Kiss is very different. The familiar jangle guitar is absent, its heavy on bass and synth. Its the singing that really carries it. Its an odd little version, and I can’t decide if I like it or not. This one will take multiple listens. Prince throws in his line “Desperate housewives” but that’s starting to get a little tired now. Prince – you need to watch some more recent TV. The song ends as a good sing-a-long for the crowd, so I guess it serves its purpose.

I wonder how many of the crowd recognizes Empty Room. The crowd is very quiet as it begins, and I am not sure if they are being respectful, or they just don’t know it. The drumming pulls me in, and when Prince sings it sounds like he is beginning to engage. Finally it feels like he is putting more of himself into this gig. This song has really grown on me recently and I enjoyed this version. Prince vocals sound stronger and near the end he unleashes a couple of decent shrieks, and guitar work. The gig has finally started!

I used to like Lets Go Crazy(reloaded) but I feel a bit over it now. Often it is a little pedestrian for my taste. Tonight it sounds good, I think it would have been better if I was actually there (I could say that for every song!) To be there with the guitar and bass rumbling through you would be a much more visceral experience. The strong electric sound of the guitar at three minute thirty caught my attention. Sounded very electric and buzzy.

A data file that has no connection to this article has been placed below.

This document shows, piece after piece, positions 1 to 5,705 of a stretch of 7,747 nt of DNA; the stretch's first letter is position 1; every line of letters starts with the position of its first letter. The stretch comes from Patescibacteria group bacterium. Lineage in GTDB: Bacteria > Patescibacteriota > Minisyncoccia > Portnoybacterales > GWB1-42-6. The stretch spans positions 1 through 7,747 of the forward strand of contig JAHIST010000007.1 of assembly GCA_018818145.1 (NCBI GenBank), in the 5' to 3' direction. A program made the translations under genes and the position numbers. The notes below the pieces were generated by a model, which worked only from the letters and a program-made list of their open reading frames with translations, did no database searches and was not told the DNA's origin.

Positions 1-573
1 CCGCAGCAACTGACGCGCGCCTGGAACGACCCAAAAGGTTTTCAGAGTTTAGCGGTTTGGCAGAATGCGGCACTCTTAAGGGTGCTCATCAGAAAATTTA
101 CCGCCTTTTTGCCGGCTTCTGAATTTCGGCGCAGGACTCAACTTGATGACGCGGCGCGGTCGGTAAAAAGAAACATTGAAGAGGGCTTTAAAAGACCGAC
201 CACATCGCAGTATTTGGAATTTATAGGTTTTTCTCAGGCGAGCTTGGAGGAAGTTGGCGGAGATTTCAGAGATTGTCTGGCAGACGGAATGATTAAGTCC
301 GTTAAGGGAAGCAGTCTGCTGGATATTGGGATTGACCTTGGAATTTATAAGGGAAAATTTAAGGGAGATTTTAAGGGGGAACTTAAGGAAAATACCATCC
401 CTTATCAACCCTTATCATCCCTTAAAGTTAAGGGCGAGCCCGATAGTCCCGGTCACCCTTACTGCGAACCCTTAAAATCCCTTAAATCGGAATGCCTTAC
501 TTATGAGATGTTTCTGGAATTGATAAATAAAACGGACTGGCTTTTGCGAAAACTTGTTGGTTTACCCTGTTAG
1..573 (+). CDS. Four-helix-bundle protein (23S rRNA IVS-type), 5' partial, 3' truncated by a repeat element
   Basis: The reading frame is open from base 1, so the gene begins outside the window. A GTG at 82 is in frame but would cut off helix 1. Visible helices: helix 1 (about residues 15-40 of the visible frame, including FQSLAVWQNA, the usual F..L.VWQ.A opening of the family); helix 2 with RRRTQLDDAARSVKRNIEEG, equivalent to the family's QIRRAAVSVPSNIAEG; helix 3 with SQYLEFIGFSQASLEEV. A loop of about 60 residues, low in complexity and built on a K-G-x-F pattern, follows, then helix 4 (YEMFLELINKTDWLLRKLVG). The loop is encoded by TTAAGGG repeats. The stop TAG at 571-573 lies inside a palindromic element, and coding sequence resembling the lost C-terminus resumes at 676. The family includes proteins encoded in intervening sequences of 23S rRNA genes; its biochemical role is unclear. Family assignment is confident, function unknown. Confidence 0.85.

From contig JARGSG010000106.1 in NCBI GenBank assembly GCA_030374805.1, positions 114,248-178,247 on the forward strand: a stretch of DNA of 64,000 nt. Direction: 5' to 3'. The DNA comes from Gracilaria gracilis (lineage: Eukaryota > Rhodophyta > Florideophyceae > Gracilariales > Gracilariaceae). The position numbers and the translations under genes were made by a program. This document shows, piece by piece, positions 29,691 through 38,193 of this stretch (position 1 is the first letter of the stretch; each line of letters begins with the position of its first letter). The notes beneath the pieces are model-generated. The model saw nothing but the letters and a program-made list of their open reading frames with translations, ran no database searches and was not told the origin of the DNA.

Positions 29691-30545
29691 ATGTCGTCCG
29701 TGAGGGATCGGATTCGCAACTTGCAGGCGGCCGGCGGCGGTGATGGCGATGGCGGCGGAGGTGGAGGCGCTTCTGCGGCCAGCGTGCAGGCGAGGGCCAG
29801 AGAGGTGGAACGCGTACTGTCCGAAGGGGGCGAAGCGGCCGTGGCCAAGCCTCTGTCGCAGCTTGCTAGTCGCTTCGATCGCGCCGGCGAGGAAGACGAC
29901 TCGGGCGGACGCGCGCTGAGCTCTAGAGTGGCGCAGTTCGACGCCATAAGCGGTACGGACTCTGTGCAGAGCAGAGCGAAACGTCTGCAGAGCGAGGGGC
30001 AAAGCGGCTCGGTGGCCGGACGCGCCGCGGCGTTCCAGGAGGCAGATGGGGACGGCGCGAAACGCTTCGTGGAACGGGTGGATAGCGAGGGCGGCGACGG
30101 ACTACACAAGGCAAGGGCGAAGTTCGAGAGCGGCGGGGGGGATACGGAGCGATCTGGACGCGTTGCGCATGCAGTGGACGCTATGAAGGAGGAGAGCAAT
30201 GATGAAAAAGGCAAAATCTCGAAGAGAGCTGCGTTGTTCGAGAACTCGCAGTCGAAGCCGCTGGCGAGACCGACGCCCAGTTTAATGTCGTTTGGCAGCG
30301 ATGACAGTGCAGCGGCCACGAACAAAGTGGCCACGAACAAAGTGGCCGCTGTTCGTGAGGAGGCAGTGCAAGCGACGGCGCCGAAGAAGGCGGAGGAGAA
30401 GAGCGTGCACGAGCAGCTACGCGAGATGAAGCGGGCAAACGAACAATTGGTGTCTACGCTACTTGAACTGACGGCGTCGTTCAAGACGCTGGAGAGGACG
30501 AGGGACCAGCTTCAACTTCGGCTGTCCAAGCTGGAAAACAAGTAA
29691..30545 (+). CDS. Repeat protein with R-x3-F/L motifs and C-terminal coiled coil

Prince finishes the song by announcing “sound check is over”, and I couldn’t agree more. From here on in, we are into it!


After a very brief guitar interlude the band kicks into She’s Always In My Hair. For me this song has always sounded better live. It’s not so crisp and sharp as it sounds on the record, and to my ears it’s more emotional in the live form like this. I can’t help but think of the Digital Underground “Sex Packets” as Prince plays the main riff. To my mind this is the best sample ever used by a hip-hop group, and even now I can’t dissociate the two songs from each other. The band play a nice heavy version of She’s Always In My Hair, Princes solo is a good rock solo, and the band are finally playing a song that really suits their sound and style. Just as Prince sounds like this solo is going to spin right out, he pulls it back into the song and gives it that great Prince sound.

The breakdown of the song is a highlight, the twinkling guitar reminiscent of some of my favorite rock songs over the years. Prince sings his lines “Maybe I’ll marry her, maybe I won’t” with such passion. He still feels this song, and I can’t help but have the same feeling. It just grabs me. I can totally feel it. It’s during this part of the song that the limitations of the audience recording can be heard. Its not as good as earlier songs. The crowd is behind Prince all the way as he finishes with call and response and another guitar solo.